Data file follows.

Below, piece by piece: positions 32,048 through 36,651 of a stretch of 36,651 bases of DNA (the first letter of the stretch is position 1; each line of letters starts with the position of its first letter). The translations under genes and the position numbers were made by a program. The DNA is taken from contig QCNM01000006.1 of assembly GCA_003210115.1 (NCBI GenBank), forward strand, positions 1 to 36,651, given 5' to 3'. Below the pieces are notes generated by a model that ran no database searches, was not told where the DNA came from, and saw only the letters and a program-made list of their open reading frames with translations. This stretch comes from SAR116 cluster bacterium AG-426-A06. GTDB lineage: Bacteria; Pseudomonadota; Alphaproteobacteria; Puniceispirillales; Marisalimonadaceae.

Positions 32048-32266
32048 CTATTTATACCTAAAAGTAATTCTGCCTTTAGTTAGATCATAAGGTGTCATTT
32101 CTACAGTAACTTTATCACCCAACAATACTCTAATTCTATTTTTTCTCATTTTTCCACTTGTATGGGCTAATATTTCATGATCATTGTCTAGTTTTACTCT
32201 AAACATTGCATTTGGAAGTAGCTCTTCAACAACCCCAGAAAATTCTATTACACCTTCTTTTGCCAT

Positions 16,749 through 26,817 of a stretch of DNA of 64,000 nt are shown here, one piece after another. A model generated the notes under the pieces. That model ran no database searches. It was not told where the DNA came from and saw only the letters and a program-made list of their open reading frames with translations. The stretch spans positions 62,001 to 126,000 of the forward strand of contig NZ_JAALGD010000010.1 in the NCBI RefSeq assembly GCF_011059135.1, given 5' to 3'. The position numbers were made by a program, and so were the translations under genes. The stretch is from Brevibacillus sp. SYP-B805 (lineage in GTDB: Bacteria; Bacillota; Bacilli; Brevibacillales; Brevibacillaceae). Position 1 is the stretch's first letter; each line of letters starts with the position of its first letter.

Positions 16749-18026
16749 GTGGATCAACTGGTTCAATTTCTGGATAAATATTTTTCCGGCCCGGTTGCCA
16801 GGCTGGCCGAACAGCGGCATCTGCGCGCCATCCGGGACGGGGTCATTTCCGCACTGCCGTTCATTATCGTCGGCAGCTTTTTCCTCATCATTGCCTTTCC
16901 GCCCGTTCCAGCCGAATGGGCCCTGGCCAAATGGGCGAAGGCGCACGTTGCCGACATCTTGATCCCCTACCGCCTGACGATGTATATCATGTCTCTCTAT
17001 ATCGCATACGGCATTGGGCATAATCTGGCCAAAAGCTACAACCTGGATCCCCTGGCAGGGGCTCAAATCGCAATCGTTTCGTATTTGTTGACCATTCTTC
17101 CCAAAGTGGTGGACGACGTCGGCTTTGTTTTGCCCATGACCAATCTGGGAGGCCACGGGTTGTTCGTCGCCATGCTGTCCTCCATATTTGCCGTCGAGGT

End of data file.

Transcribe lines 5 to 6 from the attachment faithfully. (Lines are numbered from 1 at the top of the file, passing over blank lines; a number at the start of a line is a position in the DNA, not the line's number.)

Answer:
32201 AAACATTGCATTTGGAAGTAGCTCTTCAACAACCCCAGAAAATTCTATTACACCTTCTTTTGCCAT

Positions 16,749 through 26,817 of a stretch of DNA of 64,000 nt are shown here, one piece after another. A model generated the notes under the pieces. That model ran no database searches. It was not told where the DNA came from and saw only the letters and a program-made list of their open reading frames with translations. The stretch spans positions 62,001 to 126,000 of the forward strand of contig NZ_JAALGD010000010.1 in the NCBI RefSeq assembly GCF_011059135.1, given 5' to 3'. The position numbers were made by a program, and so were the translations under genes. The stretch is from Brevibacillus sp. SYP-B805 (lineage in GTDB: Bacteria; Bacillota; Bacilli; Brevibacillales; Brevibacillaceae). Position 1 is the stretch's first letter; each line of letters starts with the position of its first letter.